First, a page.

Are you my Friend?
The three-film live-action adaptation of Urasawa Naoki’s (Yawara!, Monster) “20th Century Boys” (Japanese title: “Honkaku Kagaku Boken Manga: Nijuseki Shonen” or “An Actual, Scientific Adventure Comic: 20th Century Boys”) is one of the most expensive in Japanese film history, with an overall budget of 6 billion yen and a cast of 300 people. Sometimes referred to as the Watchmen of Japanese comics, obvious care and attention was taken when adapting the series to the big screen.
This first film in the series, called “Beginning of the End” (a direct translation of the Japanese “Owari no Hajimari”) covers volumes 1-5 of the original comic series, and shows the life of a group of misfit boys (and one girl!) who had a secret club in elementary school where they played together. The children also worked on a science fiction adventure story, dubbed the “Book of Prophecy,” that foretold the destruction of the world by a super villain and the emergence of the club members as a super hero team that would unite to defeat the evil. Now, grown up and middle aged, the members of the club run into each other at a class reunion, and ask each other questions about a mysterious new religious cult that has been gaining in popularity, lead by a mysterious figure known only as “Friend.” The symbol of the cult, the eyeball inside a pointing hand, is the exact same symbol that the group used for their childhood secret club, and it seems like somehow the events written in the “Book of Prophecy” are coming true.
Like the comic book, “20the Century Boys: Beginning of the End” moves backwards and forwards in time when telling the story, starting with Endo Kenji (Karasawa Toshiaki, Casshern) as a failed rockstar who now works at a convenience store with his mother and cares for his sister’s infant child Kanna. When new members of the group appear, the story flips back to the childhood club, introducing each in tern and slowly leaking clues as to the identity of “Friend” and the events of the “Book of Prophecy.” The club members know that the “Book of Prophecy” ends with a stereotypical Giant Robot attack on Tokyo, and they all wonder just how much ability does “Friend” have to realize the story they wrote as kids.
I think calling “20th Century Boys” the “Watchmen” of Japanese comics is fitting in that neither movie lived up to the promise of the original material, but were good in their own right. If I had never read “Watchmen,” I probably would have loved the flick and those who haven’t read “20th Century Boys” stand a greater chance of loving it. Director Tsutsumi Yukihiko (Happily Ever After) didn’t take too many chances straying from the source material, and as we have seen many times when directors try to simply re-create a beloved comic on film it can lack the energy and pacing demanded by a film. The flash-back/flash-forward sequences work well to create tension in the storyline, but sometimes it also just muddles everything into confusion.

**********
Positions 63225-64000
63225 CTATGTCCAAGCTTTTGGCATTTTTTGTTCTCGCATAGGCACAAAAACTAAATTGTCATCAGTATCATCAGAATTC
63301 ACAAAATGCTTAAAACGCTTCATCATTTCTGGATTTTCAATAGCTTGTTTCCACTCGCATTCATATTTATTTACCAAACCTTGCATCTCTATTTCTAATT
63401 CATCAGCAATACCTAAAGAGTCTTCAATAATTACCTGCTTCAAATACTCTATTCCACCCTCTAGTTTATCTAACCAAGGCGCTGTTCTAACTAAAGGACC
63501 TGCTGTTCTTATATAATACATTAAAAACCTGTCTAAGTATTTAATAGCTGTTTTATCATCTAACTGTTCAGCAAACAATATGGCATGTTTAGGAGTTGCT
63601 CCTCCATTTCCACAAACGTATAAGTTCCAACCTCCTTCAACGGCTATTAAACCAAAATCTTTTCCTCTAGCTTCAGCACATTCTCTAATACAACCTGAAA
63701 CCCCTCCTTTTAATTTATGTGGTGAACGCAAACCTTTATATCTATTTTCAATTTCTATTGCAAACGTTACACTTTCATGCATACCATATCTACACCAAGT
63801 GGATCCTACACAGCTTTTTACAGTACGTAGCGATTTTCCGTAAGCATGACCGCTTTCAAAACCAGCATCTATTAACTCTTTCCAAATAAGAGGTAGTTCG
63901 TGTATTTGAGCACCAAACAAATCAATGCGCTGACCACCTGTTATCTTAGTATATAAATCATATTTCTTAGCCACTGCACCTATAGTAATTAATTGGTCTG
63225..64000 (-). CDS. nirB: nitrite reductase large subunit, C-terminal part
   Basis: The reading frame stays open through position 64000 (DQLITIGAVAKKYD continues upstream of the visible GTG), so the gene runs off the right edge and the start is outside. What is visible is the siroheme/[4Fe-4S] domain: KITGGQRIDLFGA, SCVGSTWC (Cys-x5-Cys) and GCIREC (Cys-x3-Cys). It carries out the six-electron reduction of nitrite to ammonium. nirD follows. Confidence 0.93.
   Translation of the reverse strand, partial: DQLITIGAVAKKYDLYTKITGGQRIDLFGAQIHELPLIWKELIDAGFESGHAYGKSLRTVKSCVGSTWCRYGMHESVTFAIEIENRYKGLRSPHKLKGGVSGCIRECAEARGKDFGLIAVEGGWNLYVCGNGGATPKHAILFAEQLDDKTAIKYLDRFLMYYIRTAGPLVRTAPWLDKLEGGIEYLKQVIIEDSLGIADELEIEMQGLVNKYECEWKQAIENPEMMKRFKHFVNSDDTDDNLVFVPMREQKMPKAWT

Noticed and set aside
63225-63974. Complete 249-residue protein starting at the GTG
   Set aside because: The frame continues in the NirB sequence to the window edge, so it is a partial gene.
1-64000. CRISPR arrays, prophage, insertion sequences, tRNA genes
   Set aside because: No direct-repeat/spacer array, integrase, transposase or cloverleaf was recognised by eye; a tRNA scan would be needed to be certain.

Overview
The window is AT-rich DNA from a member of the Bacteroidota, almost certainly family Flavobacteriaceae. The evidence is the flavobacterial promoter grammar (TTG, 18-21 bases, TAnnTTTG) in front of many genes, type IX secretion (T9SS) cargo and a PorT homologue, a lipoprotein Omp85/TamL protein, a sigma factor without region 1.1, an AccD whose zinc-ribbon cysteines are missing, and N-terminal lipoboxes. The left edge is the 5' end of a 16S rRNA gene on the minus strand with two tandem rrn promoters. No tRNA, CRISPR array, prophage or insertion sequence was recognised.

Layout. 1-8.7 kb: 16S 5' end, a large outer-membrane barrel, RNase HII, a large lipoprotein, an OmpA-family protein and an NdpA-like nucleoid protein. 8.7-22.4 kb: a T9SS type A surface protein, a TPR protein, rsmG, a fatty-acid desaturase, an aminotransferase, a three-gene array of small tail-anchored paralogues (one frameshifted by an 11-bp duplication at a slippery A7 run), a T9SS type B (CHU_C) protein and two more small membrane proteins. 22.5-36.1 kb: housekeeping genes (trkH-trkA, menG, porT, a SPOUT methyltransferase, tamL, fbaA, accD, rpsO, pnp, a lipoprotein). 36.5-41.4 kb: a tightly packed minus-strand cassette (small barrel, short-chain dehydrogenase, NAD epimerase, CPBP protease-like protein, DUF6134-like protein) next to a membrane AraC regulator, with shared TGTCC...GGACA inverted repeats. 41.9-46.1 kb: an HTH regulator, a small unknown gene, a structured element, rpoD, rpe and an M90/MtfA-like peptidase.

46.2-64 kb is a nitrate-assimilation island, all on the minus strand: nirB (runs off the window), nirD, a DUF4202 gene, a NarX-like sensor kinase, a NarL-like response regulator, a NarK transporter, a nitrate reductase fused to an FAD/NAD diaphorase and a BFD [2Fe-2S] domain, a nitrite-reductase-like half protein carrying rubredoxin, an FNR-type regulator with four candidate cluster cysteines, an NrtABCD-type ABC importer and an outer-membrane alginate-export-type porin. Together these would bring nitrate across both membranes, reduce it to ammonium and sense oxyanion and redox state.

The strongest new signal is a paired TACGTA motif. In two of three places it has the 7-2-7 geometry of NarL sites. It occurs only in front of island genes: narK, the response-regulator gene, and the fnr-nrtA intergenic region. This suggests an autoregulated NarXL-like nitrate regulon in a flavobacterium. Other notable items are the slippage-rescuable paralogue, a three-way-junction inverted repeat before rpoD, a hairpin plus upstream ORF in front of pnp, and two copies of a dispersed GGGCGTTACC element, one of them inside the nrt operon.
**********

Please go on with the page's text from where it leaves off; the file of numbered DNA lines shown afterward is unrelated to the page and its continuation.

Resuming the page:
Actor Toyokawa Etsushi (Hula Girls), playing club member “Otcho, steals most of his scenes playing the lone wolf and dangerous member of the group who runs a business rescuing captive Japanese business men who are being blackmailed for their “exploits” in poorer Asian countries. Toyokawa is a great tough guy, and brings some realism to the fight scenes. Takako Tokiwa (Brave Story) playing the only female member of the club Yukiji is a little bit wasted as comic relief, and the romantic tension between her and Kenji never really feels authentic.
The whole “Cast of 300” kind of worked against “20th Century Boys,” as there are too many famous faces popping in for cameos and then disappearing. If you are not really familiar with Japanese actors this won’t be a problem, but having Takenaka Naoto (Ping Pong) pop up for a few seconds to flash his trademark grin just comes off as distracting and takes me out of the storyline. (Seriously, I love the guy but it seems like it is almost illegal to make a Japanese film without giving Takenaka Naoto at least a bit part anymore…)
The big budget, however, was well-spent. Staying true to Urasawa’s claim of an “Actual, Scientific Adventure Comic” the way they deal with the Giant Robot attack is fantastic. It is not all science, however, such as when Friend appears at the end astride Okamoto Taro’s “Tower of the Sun” from the Expo Commemoration Park in Osaka. I have to admit, this scene gave me an extra thrill as I lived in Osaka for many years and have stood before that bizarre sculpture many, many times (I even have a miniature version that I bought sitting on a shelf at home). I would always comment how the tower looked like it would come to life and do battle with Godzilla, so it was very cool to see that almost happen on film.
There has been some confusion as to what exactly happens at the end, and you have to remember that this is a three-volume series so don’t expect to get a complete story here, but all I can say is hold on and wait for the next film. Not that everything will be explained totally, but it does make more sense overall.
While I think the “20th Century Boys” comic is superior, overall I didn’t enjoy this movie adaptation as much as I enjoyed both Death Note and “Death Note II: The Last Name.” Both of those movies knew when to deviate from the comic to tell a story that worked well for film, and unfortunately that didn’t happen as much with “20th Century Boys.” While still an excellent movie, “20th Century Boys” just ever so slightly misses the mark.